You can take the jazz out of Africa, but you can't take the Africa out of the jazz. From the opening notes, South African saxophonist/flutist Zim Ngqawana's third disc as a leader coveys a sense of revelation and discovery. Zimphonic Suites organizes itself around five musical capsules, each with its own specific flavor and color. The first suite, "Ingoma Ya Kwantu," aims for a sense of "inner attainment," bridging tribal debts to imperial court music with a Coltrane-like devotional pursuit. The first tune leaps off into a deliberately paced modal exploration, briefly touching on a drum solo and then heading back into the savana for a bindingly emotional climax in "Resolution." Ngqawana's flute playing here betrays a refreshing polyglot literacy.
Subsequent suites connect the dots between tribal vocal/drumming music and instrumental improvisation. Ngqawana's core quartet dances about the boundaries and sews things up in unexpected ways. "Ebhofolo (This Madness)" features emphatic vocals strung across swinging bitonal harmony, with some elegant call-and-response playing as well as extended improvisations which vary at times from animal noises to impassioned cries. Perhaps the most dissonant piece on the record, this tune relies on a deeper inner logic to steer it forward. Subsequent efforts bring out references to tribal melodies, dance hall swing, bossa nova, and a variety of other influences. One has the feeling here not just of cross-fertilization, but a strong compositional focus on emotive expression. Ngqawana's saxophone and flute playing, in particular, harnesses a wonderful inner energy to communicate a message transcending style or nationality.
Ingoma Ya Kwantu: Invocation, Royal Drumming, Resolution; Intlombe
Variations: Diviners Ceremony, Ebhofolo (This Madness), Bantu
(Rainbow Nation); Abaphantsi (Ancestry Suite): Sud Afrika (A Country
Without A Name), Ode to Princess Magogo (Classical Composer), Old
Blues (Early Harmonic Devices), Compassion (Ubuntu);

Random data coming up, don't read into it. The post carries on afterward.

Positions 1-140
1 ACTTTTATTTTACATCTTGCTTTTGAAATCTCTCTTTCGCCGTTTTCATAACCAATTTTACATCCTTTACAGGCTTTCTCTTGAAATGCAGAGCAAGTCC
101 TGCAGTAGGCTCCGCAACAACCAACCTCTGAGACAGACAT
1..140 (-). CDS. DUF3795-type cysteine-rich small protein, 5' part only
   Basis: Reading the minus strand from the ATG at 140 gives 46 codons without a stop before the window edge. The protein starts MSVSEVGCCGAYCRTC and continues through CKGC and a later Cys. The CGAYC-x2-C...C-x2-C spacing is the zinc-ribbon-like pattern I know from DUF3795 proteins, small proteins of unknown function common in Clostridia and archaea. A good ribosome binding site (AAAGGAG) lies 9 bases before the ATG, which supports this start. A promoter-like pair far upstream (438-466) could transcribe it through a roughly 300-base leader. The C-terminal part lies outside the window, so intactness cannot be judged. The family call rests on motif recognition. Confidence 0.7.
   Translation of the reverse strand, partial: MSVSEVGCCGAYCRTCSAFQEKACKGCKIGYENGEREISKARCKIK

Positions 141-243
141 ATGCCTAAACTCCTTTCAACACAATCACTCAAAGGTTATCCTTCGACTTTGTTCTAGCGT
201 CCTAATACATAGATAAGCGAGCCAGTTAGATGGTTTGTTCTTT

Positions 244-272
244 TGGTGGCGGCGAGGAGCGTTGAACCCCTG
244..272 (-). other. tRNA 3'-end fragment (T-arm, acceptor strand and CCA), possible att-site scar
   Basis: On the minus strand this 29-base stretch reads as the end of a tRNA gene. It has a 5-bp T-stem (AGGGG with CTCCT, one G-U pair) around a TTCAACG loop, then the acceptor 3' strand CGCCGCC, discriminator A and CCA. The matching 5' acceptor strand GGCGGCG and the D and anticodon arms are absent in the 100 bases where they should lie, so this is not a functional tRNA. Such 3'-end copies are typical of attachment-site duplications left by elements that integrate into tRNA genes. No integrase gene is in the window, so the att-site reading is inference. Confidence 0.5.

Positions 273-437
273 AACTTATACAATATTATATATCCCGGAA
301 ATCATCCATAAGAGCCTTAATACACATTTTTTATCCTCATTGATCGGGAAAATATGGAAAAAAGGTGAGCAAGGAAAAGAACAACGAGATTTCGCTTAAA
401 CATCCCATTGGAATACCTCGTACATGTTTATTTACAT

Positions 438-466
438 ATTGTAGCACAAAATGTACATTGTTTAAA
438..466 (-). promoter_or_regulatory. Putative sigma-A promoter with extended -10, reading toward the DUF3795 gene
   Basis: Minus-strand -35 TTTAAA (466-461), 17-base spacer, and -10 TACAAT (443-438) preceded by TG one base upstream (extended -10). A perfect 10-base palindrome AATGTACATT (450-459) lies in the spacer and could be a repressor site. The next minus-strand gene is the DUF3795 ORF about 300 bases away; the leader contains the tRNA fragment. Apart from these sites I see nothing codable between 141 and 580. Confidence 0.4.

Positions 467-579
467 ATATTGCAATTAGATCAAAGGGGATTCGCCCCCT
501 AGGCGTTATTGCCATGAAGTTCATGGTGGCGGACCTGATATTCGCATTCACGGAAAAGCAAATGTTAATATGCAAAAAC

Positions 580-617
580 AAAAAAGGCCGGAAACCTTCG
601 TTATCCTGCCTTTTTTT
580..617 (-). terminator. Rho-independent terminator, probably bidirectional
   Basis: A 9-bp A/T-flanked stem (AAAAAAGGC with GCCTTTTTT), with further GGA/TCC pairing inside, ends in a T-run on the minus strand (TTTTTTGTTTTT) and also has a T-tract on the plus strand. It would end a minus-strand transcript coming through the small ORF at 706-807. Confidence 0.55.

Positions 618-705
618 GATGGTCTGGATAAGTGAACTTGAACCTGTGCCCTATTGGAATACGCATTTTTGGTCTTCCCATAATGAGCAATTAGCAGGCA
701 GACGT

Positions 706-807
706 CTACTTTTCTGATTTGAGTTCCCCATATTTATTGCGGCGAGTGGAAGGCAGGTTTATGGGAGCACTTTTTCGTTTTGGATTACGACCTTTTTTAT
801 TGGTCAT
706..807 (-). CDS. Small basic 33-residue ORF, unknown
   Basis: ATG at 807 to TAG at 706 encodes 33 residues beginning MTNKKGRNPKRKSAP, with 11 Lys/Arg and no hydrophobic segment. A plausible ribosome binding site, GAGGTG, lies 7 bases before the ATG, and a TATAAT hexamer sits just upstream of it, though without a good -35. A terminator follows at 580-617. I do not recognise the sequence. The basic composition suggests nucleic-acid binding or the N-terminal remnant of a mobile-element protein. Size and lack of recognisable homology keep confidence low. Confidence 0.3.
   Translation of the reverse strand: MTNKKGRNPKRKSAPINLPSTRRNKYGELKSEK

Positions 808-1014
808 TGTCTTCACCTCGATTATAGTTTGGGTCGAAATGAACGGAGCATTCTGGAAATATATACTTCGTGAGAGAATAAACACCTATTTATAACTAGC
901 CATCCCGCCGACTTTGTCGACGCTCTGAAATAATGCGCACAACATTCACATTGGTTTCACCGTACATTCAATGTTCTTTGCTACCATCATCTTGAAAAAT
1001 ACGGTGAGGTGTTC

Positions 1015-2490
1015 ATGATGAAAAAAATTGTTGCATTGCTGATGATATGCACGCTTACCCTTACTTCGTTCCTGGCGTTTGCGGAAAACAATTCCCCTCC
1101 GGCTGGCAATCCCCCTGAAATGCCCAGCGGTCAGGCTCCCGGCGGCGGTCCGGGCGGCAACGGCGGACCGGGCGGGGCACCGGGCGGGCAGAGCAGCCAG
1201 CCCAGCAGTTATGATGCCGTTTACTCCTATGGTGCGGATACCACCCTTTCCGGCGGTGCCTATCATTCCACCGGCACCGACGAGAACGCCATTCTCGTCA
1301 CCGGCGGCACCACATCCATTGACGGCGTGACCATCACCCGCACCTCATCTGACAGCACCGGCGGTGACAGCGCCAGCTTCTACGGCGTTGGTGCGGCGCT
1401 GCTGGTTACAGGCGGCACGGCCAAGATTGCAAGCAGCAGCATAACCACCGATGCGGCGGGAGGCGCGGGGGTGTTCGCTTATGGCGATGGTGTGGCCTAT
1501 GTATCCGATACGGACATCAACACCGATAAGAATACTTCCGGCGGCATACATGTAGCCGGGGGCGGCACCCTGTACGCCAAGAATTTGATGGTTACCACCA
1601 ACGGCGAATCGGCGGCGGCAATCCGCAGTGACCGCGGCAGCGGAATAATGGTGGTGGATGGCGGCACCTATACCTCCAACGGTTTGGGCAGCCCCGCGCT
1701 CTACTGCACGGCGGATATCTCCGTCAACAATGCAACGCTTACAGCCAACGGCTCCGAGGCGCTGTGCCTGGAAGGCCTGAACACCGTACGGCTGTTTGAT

www.kwantunent.com (aka African Continent); Ballroom Dance Suite: Man
and Woman (Duality of Life), Man (A Dying Father Figure), Two To Tangle
(Challenges of Life); Celebrations: Chisa (Wedding Festivities),
Gobbliesation (In A Global Village), Beautiful Love (It's All About Love).
Zim Ngqawana: soprano, alto, and tenor saxophones, alto, picolo, and
c-flutes, harmonica, bicycle bells, chimes, whistles, vocals, and piano;
Andile Yenana: piano, vocals; Herbie Tsoaeli: bass, vocals; Kevin Gibson:
All About Jazz & Jazz Near You were built to promote jazz music: both recorded and live events. We rely primarily on venues, festivals and musicians to promote their events through our platform. With club closures, shelter in place and an uncertain future, we've pivoted our platform to collect, promote and broadcast livestream concerts to support our jazz musician friends. This is a significant but neccesary effort that will help musicians now, and in the future. You can help offset the cost of this essential undertaking by making a donation today. In return, we'll deliver an ad-free experience (which includes hiding the bottom right video ad). Thank you.
Get more of a good thing
Our weekly newsletter highlights our top stories and includes your local jazz events calendar.